By Lisa Gregoire

Being Indigenous on a university campus can feel foreign. A lot of instructors and fellow students don’t understand you or the place you come from, or the things you’ve faced in life: racism, discrimination, powerlessness, suicide.

If you’re an Inuk, like Aliqa Illauq, then you’re a minority within a minority meaning it’s even more seldom you hear your mother tongue, Inuktitut, or see your culture represented on campus.

But then something happens to make you feel like you belong and gives you hope.

Aliqa Illauq

Aliqa Illauq

Illauq, a fourth-year Carleton student with a double major in Law and Human Rights, and a minor in Indigenous and Canadian Studies, was taking a course from Prof. Patrizia Gentile last year when sovereignty came up, with specific reference to Inuit self-determination. Illauq went to see Gentile afterward, to share Inuit knowledge that had been passed down to her.

“She was completely open to everything I was saying,” Illauq said.

“I will never forget it, sitting there in her office. She didn’t even ask for proof, and she’s a professor. She just listened. After that, she changed her class based on our conversation.”

As the course unfolded, three female non-Indigenous classmates began to delve into the history of Gordon Robertson, after whom Carleton’s Robertson Hall is named. Robertson, a former Carleton chancellor, served as clerk of the federal Privy Council and commissioner of the Northwest Territories.

Robertson Hall

Robertson Hall

In that N.W.T. role, Robertson had overseen the relocation of Inuit families from northern Quebec and Baffin Island to the High Arctic in the 1950s, an event that led to intense hardship, starvation and death, the stress and trauma of which continue to reverberate through families and communities.

Her three classmates started a petition to change the hall’s name and Illauq joined the campaign. They made space for her and listened in an open and honest way, she said.

“They don’t know much about Canada’s history when it comes to Indigenous people but they’re the ones who started it,” she said.

“Why does this have to be an Indigenous issue? These people were trying to do the right thing based on what they deemed to be true.”

Illauq eventually exchanged letters, and later spoke, with the Robertson children about a name change. They didn’t take offence and, in fact, said their father truly believed in Inuit self-determination and would have supported their right to change the name.

Aliqa Illauq“Based on the letters [Robertson] sent, he knew that Inuit were in danger in the hands of the Canadian state. He felt Inuit needed self-determination,” Illauq said, adding that Robertson’s children, “are amazing people. They have heart. They have a lot of love. They respect people.”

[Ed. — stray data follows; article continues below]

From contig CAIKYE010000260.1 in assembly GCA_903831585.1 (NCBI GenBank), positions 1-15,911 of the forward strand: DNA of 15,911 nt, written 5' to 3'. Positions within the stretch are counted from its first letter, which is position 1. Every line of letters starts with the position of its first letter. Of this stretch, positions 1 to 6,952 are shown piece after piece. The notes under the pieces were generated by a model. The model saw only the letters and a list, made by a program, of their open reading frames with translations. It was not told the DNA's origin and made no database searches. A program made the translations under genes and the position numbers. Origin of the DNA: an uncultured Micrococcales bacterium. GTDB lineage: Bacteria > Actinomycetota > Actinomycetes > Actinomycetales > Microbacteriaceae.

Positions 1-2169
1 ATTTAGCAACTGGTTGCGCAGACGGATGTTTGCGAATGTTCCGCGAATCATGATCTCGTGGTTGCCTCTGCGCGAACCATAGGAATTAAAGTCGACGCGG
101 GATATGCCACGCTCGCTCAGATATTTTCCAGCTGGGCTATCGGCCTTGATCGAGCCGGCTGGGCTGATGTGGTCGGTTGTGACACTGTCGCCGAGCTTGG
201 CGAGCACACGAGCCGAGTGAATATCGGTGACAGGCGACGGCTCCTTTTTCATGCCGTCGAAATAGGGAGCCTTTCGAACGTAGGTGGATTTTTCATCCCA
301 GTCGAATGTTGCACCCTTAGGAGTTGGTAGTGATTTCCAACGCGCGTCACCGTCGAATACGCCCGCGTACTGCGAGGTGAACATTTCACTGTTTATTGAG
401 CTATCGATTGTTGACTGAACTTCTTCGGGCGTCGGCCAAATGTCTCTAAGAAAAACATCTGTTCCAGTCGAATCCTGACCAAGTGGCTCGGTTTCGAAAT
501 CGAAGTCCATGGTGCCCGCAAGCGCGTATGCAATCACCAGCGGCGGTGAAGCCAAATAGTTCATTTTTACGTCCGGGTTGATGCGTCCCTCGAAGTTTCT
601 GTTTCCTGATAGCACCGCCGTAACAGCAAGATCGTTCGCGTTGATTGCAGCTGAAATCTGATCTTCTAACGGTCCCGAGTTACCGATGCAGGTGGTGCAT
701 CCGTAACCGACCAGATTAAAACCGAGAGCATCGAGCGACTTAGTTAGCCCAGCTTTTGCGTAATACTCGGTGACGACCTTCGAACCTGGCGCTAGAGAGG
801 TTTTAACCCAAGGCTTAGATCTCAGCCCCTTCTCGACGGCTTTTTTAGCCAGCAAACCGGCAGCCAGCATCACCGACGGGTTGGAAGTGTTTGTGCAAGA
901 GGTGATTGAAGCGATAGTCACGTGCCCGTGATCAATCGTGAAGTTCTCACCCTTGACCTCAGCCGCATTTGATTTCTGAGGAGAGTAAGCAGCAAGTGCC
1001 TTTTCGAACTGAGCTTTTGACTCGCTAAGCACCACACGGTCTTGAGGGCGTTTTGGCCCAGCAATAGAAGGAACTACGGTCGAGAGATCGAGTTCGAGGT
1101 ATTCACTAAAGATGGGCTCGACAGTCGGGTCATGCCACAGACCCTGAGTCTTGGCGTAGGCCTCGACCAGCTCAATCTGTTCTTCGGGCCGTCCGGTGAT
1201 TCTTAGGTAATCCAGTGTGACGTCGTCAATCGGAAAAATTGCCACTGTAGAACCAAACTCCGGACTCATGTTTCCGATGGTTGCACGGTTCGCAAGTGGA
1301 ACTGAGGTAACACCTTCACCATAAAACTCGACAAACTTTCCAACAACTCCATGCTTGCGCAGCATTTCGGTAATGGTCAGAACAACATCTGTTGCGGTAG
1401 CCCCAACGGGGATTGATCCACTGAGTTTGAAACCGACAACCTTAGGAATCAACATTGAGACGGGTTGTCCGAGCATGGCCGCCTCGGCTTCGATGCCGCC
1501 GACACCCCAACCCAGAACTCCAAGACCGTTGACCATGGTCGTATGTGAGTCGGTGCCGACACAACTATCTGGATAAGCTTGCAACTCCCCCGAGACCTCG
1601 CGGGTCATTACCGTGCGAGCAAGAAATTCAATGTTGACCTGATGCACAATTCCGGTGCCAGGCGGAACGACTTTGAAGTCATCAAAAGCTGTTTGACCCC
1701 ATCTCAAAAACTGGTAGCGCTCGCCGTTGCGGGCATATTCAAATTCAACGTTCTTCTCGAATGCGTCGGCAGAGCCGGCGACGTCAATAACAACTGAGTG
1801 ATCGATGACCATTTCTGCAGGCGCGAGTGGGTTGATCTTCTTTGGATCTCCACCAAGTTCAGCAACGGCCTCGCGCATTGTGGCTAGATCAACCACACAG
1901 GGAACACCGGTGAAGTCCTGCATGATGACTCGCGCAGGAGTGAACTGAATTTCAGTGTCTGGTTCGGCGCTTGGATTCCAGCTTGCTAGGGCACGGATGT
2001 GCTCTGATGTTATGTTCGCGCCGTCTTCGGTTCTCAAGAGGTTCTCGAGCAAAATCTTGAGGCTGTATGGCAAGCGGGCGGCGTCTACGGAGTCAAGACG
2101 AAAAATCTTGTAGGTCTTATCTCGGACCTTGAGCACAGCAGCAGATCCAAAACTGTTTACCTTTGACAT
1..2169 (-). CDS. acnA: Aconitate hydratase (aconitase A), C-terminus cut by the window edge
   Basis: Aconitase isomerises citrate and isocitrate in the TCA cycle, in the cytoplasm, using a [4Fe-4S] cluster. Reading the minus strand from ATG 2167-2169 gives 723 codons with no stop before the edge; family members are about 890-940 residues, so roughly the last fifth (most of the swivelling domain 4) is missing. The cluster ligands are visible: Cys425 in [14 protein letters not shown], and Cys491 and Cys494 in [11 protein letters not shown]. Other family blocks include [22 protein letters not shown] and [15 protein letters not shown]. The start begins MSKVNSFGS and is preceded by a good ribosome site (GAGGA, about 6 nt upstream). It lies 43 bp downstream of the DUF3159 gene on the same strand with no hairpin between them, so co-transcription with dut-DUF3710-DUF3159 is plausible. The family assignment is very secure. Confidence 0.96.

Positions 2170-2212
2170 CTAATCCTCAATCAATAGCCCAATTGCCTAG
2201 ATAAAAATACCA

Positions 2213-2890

This spring, under the New Names for New Times initiative, Carleton President Benoit-Antoine Bacon announced three buildings—Robertson Hall, the University Centre and Residence Commons—will be renamed to honour Inuit, Algonquin and Black communities, respectively.

“At all institutions, there is a recognition of the urgent need to better reflect our diversity in our academic mission and campus operations,” Bacon said in a February news release.

While some instructors and colleagues could still benefit from listening to, and learning from, Indigenous people on campus, Illauq is seeing change at Carleton, in students and instructors. It helps, she said, to have an ally at the top in Bacon.

Aliqa Illauq“He walks the talk. I’ve had several conversations with him and they’ve been amazing. I always feel heard and it’s not out of pity. It’s because he cares,” she said. “He has integrity. He’ll be the first to admit if he doesn’t know something. He’s been great throughout my experience at Carleton.”

Illauq, who currently works at Archipel Consulting, says she’s not sure what she’ll do when she graduates. A mother of three young children, she’s reluctant to move back to her hometown of Kangiqtugaapik (Clyde River), Nunavut, right now because of persistent disparities in health care and education. But she’ll take her kids there one day, to be sure.

“I miss the togetherness, the community. Inuktitut is very much entrenched in everything, every relation you’re in. I miss that,” she said.

“English, and this society, is so disconnected.”

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Tuesday, June 15, 2021 in , ,
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